According to a heartbreaking report in the New York Times, Danuael Drayton – a 27-year-old man – used Tinder to find women he could rape and murder. This case spotlights the inherent dangers of online dating apps that facilitate real life meetings between users.
While Drayton may be extreme, it is still an example of how rapists and abusers use Tinder, OkCupid, Bumble, and other dating apps as their own personal hunting grounds. Obviously, this cannot come as a surprise to these companies, which is why it’s more important than ever that they implement stronger security measures to better protect users.
Below are a few ideas we have on how dating apps can improve their standard of care.
User verification should be about safety not notoriety.
Dating app verification should be motivated solely by safety concerns. For example, Bumble prompts users to take photos with specific poses or angles in order to confirm that the user is real. Tinder’s verification, however, is more akin to a popularity contest and is largely reserved for “public figures, celebrities and brands.” If the goal is to help people meet each other and strike up love matches, then they should be concerned with doing everything they can to verify everyone’s identity.
Don’t delete messages between users.
If someone was sexually assaulted or stalked by someone they met on a dating app, the messages exchanged between the parties are important to have for a civil or criminal investigation. Yet, the policies of two of the most popular apps, Tinder and Bumble, run counter to that. According their respective FAQs:
“You can’t delete individual messages on Tinder. However, you can remove entire conversations by unmatching someone.”
If a connection is no longer visible or if your conversation has disappeared, the user in question has unmatched you, deleted their account, or they’ve been blocked by Bumble.”
The loss of these exchanges makes it that much harder for victims!
Cross-reporting between apps about abusive users.
Since so many people have a “cast a wide net” mentality when it comes to dating apps, security teams on major platforms should be talking to each other. If the idea of working with one’s direct competition to greatly improve user safety is so abhorrent to these companies, then what kind of leaders are they? They’ve created a wildly successful niche industry that is less than a decade-old and should feel responsible and compelled to create security standards that are congruent with their rapid popularity.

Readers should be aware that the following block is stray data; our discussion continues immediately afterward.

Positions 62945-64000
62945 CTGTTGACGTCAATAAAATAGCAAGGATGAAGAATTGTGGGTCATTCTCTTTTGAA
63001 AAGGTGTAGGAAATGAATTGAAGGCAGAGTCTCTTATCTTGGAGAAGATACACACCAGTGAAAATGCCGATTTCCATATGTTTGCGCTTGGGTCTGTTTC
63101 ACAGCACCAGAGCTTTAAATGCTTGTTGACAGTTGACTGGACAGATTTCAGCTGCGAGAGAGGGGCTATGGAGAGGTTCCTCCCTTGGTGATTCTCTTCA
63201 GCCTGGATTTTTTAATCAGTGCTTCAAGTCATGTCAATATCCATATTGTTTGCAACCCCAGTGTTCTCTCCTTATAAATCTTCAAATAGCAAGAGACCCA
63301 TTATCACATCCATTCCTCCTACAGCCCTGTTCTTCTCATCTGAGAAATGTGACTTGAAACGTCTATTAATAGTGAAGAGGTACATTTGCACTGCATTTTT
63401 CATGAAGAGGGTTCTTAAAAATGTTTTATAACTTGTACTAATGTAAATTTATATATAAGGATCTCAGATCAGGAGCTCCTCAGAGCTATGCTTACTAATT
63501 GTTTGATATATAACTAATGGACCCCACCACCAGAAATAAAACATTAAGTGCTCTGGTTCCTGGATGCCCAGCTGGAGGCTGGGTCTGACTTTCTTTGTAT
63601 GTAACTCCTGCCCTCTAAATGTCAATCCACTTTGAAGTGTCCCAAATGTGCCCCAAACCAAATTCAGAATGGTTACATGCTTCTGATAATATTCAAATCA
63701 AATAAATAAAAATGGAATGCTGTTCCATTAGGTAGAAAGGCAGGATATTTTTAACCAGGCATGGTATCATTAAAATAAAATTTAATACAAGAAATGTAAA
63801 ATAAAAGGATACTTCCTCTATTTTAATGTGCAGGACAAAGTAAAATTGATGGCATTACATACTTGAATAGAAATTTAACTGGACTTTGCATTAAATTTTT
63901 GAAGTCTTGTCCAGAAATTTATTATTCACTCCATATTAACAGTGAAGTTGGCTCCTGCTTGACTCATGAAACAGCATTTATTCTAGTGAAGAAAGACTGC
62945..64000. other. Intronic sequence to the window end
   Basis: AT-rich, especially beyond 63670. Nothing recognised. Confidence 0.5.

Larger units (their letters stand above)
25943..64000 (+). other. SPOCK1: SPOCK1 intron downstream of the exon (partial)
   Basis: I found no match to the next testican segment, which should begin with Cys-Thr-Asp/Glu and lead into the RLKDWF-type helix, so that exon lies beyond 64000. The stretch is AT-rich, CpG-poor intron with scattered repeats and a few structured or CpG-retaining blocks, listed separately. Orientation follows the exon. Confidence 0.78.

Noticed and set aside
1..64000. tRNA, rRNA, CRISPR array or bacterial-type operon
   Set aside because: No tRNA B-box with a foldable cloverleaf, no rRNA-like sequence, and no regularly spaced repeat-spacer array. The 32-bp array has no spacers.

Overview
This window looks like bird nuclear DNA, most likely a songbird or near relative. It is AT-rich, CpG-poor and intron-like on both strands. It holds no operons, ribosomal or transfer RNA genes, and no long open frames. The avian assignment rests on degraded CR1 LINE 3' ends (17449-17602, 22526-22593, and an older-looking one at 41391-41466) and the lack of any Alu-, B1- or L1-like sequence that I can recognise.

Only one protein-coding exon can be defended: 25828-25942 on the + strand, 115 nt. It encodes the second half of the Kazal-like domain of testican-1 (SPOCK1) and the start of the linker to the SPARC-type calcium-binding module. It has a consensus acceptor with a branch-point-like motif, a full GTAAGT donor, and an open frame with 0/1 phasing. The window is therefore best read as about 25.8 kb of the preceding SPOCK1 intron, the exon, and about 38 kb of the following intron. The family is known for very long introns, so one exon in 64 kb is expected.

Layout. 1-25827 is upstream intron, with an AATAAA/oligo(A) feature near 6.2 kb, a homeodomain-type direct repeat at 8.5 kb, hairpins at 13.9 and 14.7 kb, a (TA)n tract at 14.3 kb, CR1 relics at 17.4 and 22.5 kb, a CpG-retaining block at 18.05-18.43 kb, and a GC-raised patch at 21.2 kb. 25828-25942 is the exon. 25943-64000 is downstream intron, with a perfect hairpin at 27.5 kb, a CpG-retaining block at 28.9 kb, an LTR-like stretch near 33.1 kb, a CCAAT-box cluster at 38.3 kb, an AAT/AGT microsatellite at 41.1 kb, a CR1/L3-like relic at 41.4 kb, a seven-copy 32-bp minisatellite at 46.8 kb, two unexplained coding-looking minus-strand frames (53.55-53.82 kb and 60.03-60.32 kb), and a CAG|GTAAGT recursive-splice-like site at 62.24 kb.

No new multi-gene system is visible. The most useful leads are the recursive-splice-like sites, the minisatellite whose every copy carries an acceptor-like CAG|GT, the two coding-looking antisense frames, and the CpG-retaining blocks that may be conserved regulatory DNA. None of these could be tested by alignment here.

Check in with users.
Following up with users about their offline experiences on the app seems like a no-brainer for quality assurance and identifying bad actors earlier. After a bad encounter, victims may unmatch or delete their accounts in an attempt to move on. We think it’s prudent for dating apps to conduct more specific check-ins related to the IRL encounters they’re facilitating. Questions like, “How have your dates gone?” “Did you feel safe on these dates” or “Did anything sexually violent or abusive occur?” could help.
Security teams should report complaints to police.
If multiple complaints of serious abuse, harassment, or sexual misconduct are made against a certain user, the app’s security teams should report that person in question to the police while maintaining the confidentiality of victims. It’s horrifying to think that an app could be aware of an abusive person using their platform and do little to stop them.
These apps admit that they cannot predict the intent of every single one of their users. That realization only means they should feel more inclined to set up better user safety measures.